unfortunately pressures on the system mean that insufficient time is spent with offenders
both pre and post release so offenders slip back into old patterns of behaviour.…read more

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Depressive symptoms include physiological disturbance such as loss of appetite and
insomnia
Depressive symptoms appear to be universal
Depression runs in families
Drugs can be used to treat depression and induce depressive symptoms
Reductionist in approach
Behavioural Explanations (Key Study: O'Rourke et al 1980)
Propose that maladaptive behaviours are learnt through classical conditioning or operant
conditioning
Classical conditioning would suggest that we make associations between life events and
mood and this leads to learned behaviours that are symptoms of depression
Supporting Study: Seligman 1974
Studied…read more

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There is room for misdiagnosis, as some people may show all the characteristics and others may not.
Diagnosis is not simply a checklist of disorders to be ticked against a patient's symptoms. There is
also room for disagreement; biases by cultures or practitioners may unwittingly lead to misdiagnosis,
no diagnosis when there should've been (type 1 error) or even a diagnosis when there shouldn't be
one (type 2 errors).…read more

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Behaviourally (freeze/flight)
An anxiety disorder - phobia
Psychotic Disorder
General Characteristics
Psychosis - general term for disorders that involve a loss of contact with reality
Encompasses disorders which involve delusions such as schizophrenia, schizoaffective
disorders and brief psychotic disorders
Symptoms are positive, with behaviours such as distortions in thinking and negative, where
normal behaviours are missing such as emotional reactions or fluent speech.
Leads to withdrawal from outside world because the person gradually becomes more
confused and disorientated.…read more

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Negative Symptoms ­ considered to be a loss or absence of normal characteristics including
inability to feel pleasure when nice things happen, and a lack of motivation.
Onset is often in young adulthood
Some specialists argue that it should be seen as a spectrum of conditions, along which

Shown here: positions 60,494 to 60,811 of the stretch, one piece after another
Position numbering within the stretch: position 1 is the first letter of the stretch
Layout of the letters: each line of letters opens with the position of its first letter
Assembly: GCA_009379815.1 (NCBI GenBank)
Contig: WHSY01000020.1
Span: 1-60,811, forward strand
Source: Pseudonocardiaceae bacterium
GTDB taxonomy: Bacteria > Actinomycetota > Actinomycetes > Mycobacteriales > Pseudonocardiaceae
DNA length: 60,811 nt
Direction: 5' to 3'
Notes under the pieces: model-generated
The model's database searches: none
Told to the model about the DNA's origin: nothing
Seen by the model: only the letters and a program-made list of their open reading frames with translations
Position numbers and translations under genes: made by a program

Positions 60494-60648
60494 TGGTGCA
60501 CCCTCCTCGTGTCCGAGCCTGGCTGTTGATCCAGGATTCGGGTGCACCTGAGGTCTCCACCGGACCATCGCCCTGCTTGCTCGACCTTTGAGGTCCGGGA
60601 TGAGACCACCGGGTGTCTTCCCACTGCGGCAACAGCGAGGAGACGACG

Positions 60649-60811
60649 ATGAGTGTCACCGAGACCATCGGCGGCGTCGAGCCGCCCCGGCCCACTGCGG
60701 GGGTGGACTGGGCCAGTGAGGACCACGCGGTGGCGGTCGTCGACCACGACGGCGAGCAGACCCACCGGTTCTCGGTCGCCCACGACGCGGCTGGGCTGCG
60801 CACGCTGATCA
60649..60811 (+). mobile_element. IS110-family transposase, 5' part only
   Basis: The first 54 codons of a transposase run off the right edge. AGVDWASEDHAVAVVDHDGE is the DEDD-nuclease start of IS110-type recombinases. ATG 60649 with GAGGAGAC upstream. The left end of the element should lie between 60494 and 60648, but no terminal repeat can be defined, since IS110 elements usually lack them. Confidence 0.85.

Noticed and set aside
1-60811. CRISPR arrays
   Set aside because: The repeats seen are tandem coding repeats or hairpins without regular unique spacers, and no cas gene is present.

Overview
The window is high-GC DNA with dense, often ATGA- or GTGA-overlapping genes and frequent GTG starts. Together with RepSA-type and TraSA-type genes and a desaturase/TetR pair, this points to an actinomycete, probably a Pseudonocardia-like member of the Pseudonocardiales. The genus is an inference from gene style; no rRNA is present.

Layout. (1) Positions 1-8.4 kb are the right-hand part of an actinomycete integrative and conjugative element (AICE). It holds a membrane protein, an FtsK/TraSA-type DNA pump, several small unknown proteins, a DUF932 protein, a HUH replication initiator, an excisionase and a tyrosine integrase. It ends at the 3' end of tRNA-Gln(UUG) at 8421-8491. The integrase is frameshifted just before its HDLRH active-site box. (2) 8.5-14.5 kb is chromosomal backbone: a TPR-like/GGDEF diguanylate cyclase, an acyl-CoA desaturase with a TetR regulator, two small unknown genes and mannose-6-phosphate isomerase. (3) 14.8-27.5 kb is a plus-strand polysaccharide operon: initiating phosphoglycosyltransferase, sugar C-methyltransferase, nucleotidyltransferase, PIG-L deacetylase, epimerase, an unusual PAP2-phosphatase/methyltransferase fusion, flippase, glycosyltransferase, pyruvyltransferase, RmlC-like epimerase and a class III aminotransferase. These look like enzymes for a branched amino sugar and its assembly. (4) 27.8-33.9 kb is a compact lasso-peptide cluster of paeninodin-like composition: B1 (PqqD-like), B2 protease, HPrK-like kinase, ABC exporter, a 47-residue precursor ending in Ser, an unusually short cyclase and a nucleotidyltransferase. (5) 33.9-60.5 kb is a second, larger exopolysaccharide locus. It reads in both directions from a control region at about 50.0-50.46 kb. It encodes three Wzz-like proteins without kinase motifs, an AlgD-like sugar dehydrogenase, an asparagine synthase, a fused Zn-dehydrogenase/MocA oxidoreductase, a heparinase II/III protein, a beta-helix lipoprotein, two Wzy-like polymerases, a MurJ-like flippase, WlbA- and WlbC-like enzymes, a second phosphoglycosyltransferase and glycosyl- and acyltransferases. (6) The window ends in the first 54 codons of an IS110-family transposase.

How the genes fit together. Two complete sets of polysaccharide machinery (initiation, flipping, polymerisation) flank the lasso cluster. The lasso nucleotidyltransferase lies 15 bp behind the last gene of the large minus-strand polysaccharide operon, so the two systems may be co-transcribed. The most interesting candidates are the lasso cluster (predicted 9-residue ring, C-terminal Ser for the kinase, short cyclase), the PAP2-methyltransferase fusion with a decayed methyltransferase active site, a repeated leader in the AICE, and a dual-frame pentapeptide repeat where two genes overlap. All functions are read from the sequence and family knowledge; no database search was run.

everyone varies and there is no cut off between healthy people and those with
schizophrenia
Disorders: Characteristics of Disorders
Affective Disorders
General Characteristics
Affective Disorders ­ disorder prevents the individual to lead a normal life, i.e.…read more

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Exists along a continuum, with some people showing all symptoms and some showing a
lesser degree of symptoms
In children, irritability is often seen instead of sadness.
Clinical depression is more than just feeling low and common symptoms include disturbed
eating and sleeping patterns, lack of interest and increased tiredness.
There is room for misdiagnosis, as some people may show all the characteristics and others may not.
Diagnosis is not simply a checklist of disorders to be ticked against a patient's symptoms.…read more

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Anxiety disorders encompass panic disorders, phobias, post-traumatic stress disorder and
generalised anxiety disorders.…read more

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Symptoms are positive, with behaviours such as distortions in thinking and negative, where
normal behaviours are missing such as emotional reactions or fluent speech.
Leads to withdrawal from outside world because the person gradually becomes more
confused and disorientated.
Characterised by delusions and disorganised speech or behaviour.
A psychotic disorder (schizophrenia)
Negative Symptoms ­ considered to be a loss or absence of normal characteristics including
inability to feel pleasure when nice things happen, and a lack of motivation.…read more